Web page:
Companies can benefit from offering employees an early retirement, because slashing the number of employees reduces compensation costs. Employees have something to consider when presented with a buyout offer, however. The way that pension assets are taxed is based on the size of the payout and also the manner in which individuals choose to receive the benefits. The two primary ways are in a one-time payment or in an annuity-style distribution over the course of the retiree's life.
When an employer offers a pension buyout to certain employees, the company is giving these workers a chance to retire early. Upon retirement, employees become entitled to early pension benefits that would be normally be received at the standard retirement age. Employees do not need to accept a pension buyout but may choose to do so. Taxes on retirement income are often deferred throughout a person's employment. Whether an individual chooses to receive a pension buyout or retire at the traditional age, those benefits become subject to tax.
Taxes are charged on a lump-sum pension payout during the year the money is received. There are ways to delay those tax obligations, however. One such tactic is to transfer the pension benefit to an individual retirement account. In doing so, the assets are not subject to taxation right away. Instead, when money is withdrawn from the IRA, an individual is taxed according to IRA regulation, according to the "Smart Money" website. Also, pension assets transferred to an IRA are taxed especially favorably for individuals born in 1936 or later.
Benefits from a pension buyout that are paid in an annuity style, which are monthly distributions, are taxed as regular income. It is common for employees and employers to make cash contributions to a pension throughout an individual's tenure with a firm. If those deposits were taxed when the contribution was made, the money is not taxed again upon retirement, according to the Internal Revenue Service website. Employers and employees may also make tax-free cash deposits to a pension, in which case those assets become taxable as income upon retirement.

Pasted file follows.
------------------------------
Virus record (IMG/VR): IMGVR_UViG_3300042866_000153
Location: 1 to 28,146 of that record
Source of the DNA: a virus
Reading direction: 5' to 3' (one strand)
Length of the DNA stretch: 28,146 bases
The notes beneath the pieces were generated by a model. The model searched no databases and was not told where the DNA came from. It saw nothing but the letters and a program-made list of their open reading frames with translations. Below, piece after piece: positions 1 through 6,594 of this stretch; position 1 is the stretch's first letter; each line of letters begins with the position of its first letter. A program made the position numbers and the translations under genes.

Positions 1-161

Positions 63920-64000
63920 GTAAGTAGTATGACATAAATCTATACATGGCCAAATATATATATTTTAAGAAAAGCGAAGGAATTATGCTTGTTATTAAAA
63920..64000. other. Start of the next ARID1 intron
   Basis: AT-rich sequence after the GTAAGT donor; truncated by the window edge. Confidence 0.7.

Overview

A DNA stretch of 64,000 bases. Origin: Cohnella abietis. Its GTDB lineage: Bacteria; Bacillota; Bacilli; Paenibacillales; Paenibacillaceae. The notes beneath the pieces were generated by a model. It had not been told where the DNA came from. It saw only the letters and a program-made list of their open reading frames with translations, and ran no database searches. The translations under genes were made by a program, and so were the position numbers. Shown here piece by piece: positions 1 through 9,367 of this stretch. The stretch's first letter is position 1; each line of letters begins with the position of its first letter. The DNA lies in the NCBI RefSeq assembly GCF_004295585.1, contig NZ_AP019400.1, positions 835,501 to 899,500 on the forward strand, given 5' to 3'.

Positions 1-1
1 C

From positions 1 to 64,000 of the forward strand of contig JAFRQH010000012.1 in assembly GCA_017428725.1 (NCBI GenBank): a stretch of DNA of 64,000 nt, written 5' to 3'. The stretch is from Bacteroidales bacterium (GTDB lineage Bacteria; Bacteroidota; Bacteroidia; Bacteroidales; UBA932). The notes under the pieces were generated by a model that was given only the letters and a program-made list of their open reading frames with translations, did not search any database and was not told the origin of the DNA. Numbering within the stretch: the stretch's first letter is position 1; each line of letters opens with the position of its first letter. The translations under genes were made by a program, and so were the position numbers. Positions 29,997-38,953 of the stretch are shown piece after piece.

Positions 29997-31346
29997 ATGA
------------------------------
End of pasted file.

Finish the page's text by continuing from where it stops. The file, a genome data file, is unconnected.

It may be in an employer's best financial interest to offer pension buyouts to employees, but workers may have other plans. When retirement is very near, it is reasonable to accept a pension buyout, according to financial adviser Mark Cortazzo from Marco Consulting Group cited in an article on the "Kiplinger" website. Otherwise, individuals who remain years away from a planned retirement might be less inclined to stop working unless there is little future at the company. For example, if an employer is at risk of bankruptcy, which could inspire early pension buyouts, it might be prudent to accept a buyout and seek employment elsewhere, according to the article.
Geri Terzo is a business writer with more than 15 years of experience on Wall Street. Throughout her career, she has contributed to the two major cable business networks in segment production and chief-booking capacities and has reported for several major trade publications including "IDD Magazine," "Infrastructure Investor" and MandateWire of the "Financial Times." She works as a journalist who has contributed to The Motley Fool and InvestorPlace. Terzo is a graduate of Campbell University, where she earned a Bachelor of Arts in mass communication.